The city council is set to close an “intimidating” Lincoln passageway which has been described as a “public health hazard”.
City of Lincoln Council’s Public Scrutiny Committee backed plans to gate off the passage following a rise in complaints over anti-social behaviour.
The proposal will now go before the authority’s executive where senior councillors are expected to give final approval.
The historic St Peters passageway, which connects Mint Lane with the High Street, will be gated off for three years under proposals by the authority.
It comes as businesses and the public have described the passage as a “focal point for drug use”.
Others said the area is often used for drug use and that human faeces have had to be cleared by local business workers.
Council officers said they want to “break the cycle” of anti-social behaviour and that they have had “significant pressure” from local firms to tackle the issue.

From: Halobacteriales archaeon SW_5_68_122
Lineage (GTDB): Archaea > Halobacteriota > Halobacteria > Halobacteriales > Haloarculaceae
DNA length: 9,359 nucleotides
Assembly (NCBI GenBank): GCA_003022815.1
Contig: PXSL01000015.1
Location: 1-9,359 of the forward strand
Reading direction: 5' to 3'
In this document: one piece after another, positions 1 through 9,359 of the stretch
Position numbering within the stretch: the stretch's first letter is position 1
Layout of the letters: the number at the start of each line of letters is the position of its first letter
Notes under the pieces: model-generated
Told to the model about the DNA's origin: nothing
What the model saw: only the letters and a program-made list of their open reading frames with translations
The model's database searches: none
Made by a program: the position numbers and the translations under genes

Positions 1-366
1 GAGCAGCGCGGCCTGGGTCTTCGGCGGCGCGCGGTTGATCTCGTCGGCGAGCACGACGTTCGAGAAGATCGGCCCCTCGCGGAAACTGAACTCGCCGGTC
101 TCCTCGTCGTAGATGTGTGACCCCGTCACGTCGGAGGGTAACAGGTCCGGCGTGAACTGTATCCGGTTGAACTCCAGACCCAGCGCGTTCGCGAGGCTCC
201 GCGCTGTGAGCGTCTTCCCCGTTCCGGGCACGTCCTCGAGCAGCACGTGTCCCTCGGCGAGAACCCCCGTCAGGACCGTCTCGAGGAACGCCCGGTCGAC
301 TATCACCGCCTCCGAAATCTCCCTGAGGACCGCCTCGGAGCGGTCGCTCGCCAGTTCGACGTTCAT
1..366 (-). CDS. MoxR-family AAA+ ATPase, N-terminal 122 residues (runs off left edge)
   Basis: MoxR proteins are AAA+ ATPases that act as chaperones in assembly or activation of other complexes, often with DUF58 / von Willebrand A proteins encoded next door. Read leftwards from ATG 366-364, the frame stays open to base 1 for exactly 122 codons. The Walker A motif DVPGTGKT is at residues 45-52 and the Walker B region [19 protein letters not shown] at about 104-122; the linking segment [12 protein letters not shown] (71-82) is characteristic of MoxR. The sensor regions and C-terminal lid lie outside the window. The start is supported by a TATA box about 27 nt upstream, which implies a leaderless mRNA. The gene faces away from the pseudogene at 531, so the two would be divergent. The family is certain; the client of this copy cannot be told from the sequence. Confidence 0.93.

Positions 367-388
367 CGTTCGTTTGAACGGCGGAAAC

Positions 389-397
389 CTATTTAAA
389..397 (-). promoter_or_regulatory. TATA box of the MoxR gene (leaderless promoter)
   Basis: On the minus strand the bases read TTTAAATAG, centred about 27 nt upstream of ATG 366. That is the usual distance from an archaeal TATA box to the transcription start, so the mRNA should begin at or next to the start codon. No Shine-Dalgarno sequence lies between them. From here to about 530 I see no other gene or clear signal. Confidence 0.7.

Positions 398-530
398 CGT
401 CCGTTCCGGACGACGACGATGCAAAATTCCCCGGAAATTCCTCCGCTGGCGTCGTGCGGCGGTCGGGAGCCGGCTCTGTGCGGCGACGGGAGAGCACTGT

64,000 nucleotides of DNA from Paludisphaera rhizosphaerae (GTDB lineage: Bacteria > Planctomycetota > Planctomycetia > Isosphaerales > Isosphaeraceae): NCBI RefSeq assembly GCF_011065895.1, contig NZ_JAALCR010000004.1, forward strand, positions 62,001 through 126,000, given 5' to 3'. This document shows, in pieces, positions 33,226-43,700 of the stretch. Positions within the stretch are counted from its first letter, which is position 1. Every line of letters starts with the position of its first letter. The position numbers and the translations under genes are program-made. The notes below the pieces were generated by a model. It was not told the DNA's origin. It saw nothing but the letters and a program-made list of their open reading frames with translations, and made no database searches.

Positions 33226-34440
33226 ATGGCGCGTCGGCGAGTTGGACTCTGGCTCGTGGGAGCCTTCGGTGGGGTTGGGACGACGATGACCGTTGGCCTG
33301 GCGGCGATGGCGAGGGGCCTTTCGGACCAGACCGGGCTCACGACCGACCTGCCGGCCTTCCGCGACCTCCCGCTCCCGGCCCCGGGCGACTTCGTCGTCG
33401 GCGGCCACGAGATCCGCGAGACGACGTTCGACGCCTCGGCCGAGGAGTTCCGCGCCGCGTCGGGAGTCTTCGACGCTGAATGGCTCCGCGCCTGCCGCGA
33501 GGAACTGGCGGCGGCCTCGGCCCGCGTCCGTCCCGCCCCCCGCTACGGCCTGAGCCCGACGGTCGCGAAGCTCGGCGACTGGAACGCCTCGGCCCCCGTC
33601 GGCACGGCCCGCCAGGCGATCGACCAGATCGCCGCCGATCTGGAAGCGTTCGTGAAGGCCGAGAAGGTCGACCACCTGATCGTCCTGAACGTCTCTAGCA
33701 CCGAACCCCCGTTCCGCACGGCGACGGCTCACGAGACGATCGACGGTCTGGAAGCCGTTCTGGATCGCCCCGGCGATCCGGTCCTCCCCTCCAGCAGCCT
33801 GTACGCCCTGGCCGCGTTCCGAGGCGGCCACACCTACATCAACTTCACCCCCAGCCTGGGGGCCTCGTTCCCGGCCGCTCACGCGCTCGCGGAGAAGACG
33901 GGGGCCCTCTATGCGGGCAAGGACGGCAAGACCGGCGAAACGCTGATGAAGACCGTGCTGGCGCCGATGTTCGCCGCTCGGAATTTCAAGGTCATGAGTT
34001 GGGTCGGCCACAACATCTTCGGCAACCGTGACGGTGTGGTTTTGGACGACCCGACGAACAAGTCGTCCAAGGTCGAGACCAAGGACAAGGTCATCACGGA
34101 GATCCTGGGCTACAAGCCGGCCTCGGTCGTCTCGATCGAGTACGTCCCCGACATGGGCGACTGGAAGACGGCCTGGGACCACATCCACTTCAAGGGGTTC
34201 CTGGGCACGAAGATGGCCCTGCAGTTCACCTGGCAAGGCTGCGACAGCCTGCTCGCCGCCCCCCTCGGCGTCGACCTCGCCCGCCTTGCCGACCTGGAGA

Plans were approved despite just 31 responses to a public consultation.
Scrutiny chair, Councillor Chris Burke, described the passage as “not the city at its most glorious”.
“It is definitely an attraction for some people,” he said.
“But it is not something that you would want tourists to see.”
Councillor Tom Dyer said he supported the plan, but added that something needs to be in place to protect people in case the problem “disperses”.
“It’s no secret that this passageway needs to be closed,” he said.
“We do not want any harm to be done to tourists, people of this city or people who go down the passage.
“But the last thing that we want is to close this and the problem disperses all over.”
The committee asked for further analysis to be done on how to protect the public should anti-social behaviour spread to other passages in the city.
Problems have been highlighted over the last year relating to drug use and discarded paraphernalia at St Peter’s Passage, which is also being used as a toilet with strong smells of urine.
The passageway was previously earmarked for closure back in 2015 until the plan was dropped by the city council due to a low consultation response.
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